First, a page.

Within the SmartCitti app, users can see a real-time simulation of everything in their physical world. To show you how it works, let’s assume you had a good experience at a restaurant and you left a happiness review of everything you enjoyed—the meal, the quality of service, spending time with friends and the overall dining experience. Let’s also assume that parking was readily available, the location was secure and you also left reviews about these things within the app. SmartCitti collects all these small details and uses them to create an evolving picture of what makes you happy.”
Q5: A lot of companies are also exploiting AI and machine learning. How do you think SmartCitti fits into this trend, and what sets it apart from others?
“We use AI to process and analyse the large data sets we continuously collect in real time. In this way, we fit into the ‘Big Data’ trend within what you can describe as the AI movement. And, as mentioned earlier, the happiness insights we provide are entirely powered by AI.
SmartCitti has invested heavily in AI and machine learning over the past 5 years, and we have set up a research and enterprise department within the company with the main goal of building bridges with universities. So far, we currently work with 5 different universities and have a growing team of scientists. In fact, I am head of projects with SmartCitti and a senior lecturer in UX and usability management at Solent University.”
Q6: How did you develop use cases for SmartCitti and what use cases do you envisage in the future?
“SmartCitti is built on three main pillars— Happy, Smart and Safe, and we are constantly developing use cases for each of these pillars. The main use case for ‘Happy’ is the emotional review feature. In the digital twin world simulated within the SmartCitti app, users can leave public or private reviews of anything within the community. It could be a sofa, a car, a restaurant, a park, etc. Users can rate anything they want and share their ratings with their community. This is the basic use case for the ‘Happy’ component of SmartCitti.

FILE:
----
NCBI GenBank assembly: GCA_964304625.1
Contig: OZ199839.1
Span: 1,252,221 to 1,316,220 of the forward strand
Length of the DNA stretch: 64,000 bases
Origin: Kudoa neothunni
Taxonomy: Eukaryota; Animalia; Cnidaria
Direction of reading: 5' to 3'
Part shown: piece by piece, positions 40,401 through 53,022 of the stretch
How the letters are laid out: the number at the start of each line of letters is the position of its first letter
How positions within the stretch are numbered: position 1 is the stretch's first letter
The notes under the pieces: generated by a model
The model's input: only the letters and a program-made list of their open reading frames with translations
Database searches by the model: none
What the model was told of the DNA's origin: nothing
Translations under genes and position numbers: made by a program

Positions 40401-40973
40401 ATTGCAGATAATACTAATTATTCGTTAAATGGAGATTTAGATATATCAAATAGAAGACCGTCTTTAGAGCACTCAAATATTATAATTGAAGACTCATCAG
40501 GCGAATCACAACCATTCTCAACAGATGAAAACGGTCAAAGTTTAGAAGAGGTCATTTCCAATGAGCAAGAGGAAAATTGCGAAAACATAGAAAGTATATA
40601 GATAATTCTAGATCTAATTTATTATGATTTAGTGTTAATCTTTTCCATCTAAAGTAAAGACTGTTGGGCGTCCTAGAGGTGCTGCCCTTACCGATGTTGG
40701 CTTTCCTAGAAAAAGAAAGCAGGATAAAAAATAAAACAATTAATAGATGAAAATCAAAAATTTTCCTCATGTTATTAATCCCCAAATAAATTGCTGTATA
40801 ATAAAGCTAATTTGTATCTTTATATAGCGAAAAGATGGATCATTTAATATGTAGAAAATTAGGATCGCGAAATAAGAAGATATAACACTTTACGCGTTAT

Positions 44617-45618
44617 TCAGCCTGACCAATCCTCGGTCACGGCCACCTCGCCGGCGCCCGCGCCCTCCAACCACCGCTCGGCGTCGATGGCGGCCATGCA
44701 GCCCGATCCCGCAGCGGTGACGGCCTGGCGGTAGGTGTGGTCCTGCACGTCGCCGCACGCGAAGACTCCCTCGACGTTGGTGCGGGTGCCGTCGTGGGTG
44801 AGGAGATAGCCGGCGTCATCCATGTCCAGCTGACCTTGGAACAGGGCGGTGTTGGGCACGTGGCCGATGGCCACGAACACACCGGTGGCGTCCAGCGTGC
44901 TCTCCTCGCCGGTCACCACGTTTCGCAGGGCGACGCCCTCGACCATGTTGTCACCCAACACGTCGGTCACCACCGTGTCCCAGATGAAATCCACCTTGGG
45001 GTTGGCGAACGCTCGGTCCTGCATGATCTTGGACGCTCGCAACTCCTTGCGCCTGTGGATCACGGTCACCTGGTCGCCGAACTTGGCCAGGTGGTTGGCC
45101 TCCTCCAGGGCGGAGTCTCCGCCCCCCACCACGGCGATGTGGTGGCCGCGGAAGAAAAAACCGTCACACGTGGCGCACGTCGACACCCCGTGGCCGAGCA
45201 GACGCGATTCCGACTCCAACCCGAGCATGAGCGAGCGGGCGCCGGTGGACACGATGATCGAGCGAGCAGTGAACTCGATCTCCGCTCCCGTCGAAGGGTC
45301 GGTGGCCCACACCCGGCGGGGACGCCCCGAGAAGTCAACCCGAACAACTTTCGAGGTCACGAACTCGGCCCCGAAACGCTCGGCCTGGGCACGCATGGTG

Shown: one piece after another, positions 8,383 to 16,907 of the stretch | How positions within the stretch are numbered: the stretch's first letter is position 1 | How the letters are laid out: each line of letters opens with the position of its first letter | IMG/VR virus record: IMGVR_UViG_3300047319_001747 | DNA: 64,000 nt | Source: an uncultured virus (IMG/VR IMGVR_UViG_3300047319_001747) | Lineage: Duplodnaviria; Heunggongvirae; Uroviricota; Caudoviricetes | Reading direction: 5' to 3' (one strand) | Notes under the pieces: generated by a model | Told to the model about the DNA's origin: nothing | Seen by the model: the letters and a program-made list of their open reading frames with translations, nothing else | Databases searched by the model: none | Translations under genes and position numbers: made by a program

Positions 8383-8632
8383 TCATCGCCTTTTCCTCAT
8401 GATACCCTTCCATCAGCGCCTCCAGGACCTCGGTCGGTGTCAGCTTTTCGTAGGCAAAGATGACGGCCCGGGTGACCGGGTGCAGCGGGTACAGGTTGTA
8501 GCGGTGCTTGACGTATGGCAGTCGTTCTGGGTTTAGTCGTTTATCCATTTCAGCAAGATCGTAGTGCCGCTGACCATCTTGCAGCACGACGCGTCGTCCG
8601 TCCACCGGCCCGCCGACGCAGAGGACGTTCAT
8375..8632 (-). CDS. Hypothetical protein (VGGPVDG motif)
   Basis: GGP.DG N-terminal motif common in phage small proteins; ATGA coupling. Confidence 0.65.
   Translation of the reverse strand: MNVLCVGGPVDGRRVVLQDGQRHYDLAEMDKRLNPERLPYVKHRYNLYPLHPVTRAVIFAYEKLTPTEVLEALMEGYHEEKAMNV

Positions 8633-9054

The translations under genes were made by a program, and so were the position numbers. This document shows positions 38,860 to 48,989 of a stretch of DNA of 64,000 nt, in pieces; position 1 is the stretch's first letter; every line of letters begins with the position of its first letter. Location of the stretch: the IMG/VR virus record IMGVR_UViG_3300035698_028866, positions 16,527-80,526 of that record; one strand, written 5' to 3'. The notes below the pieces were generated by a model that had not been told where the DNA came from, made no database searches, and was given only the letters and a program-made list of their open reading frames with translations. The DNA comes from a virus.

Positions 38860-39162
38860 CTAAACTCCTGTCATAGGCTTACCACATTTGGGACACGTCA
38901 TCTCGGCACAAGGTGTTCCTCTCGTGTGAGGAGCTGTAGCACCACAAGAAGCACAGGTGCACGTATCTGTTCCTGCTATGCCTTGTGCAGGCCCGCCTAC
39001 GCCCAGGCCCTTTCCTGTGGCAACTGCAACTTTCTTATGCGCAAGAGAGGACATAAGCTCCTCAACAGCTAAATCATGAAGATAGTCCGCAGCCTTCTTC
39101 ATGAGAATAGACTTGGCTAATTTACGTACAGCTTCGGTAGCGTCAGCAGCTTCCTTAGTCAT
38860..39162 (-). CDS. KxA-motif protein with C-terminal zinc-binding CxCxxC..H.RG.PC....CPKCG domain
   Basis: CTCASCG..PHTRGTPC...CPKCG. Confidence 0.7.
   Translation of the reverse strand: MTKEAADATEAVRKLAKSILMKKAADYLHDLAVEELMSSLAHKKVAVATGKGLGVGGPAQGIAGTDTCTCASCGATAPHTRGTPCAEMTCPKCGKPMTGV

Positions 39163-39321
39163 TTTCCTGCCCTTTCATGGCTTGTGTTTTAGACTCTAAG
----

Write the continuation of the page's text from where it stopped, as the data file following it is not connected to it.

For the second pillar, ‘Smart’, we are developing multiple use cases with the goal of making daily life as frictionless and stress-free as possible. We are looking at ways of enhancing how we shop, how we drive, and how we communicate using smart technologies in new and innovative ways. On this occasion, I would like to talk about our soon-to-be-released ‘smart shopper’ feature. It provides tools for internal navigation, planning and virtual shopping all in one place. It is designed to help people shop conveniently and safely at malls, especially considering the lingering threat of Covid-19. Though lockdown restrictions on shopping in the UAE have been completely removed, the situation with the coronavirus is still evolving. With growing consensus among epidemiologists that a second wave is likely, there is need for vigilance and preparedness. In such a scenario, the ‘Smart Shopper’ feature would be very useful indeed.
‘Smart Shopper’ is designed to help users with real-time information like which shops are open, how to locate favourite shops, and what items are in stock. And, it is perfect for navigating massive shopping complexes such as the Dubai Mall which has 1200 shops. ‘Smart Shopper’ also has AR and VR capabilities which lets users interact with a shop without touching anything at all.
Finally, our primary use case under the third pillar, which is ‘Safe’, is still in development. I can say that it is intended to provide a very practical solution to users on an on-demand basis. We see many companies today embracing the ‘on-demand’ model because it increases accessibility by lowering barriers to use. We are looking forward to unveiling our primary ‘Safe’ feature in due course.
That said, at a very fundamental level, we recognize that safety is necessary for happiness. The SmartCitti app is built to ensure the safety of users at all times. This is why risk and security assessments have been prioritized within the emotional review feature.”
Q7: We know that the ‘Happy to Help’ feature of SmartCitti’s flagship app is supported by AI. Can you tell us more about how this works?
“Happy to Help is a feature through which we intend to fulfil the community-based aspect of our mission. Our mission, like I earlier said, is to build smart and happy communities. We intend to do this by providing a platform where people can come together to help each other. Since the Covid-19 pandemic started, users in the UAE and the UK have been able to request assistance or assist others in their communities through ‘Happy to Help’. There are actually 22 different types of help people can seek or receive through the platform, and it includes emotional support, walking a dog, caring for the elderly, etc. It’s great because everyone gets to be a helper, and with one click, a user can see all the helpers around her in real time. This ‘real-time’ component is where AI comes in. Because ‘Happy to Help’ is powered by AI, people can get notifications as things evolve in real time, and we hope to expand the capabilities of this feature to include notifications based on predicted needs and current availability. For instance, the feature may be able to assess that a user is running out of eggs and eggs are currently available at a particular place, and therefore notify a user to buy eggs while out at lunch from xyz place.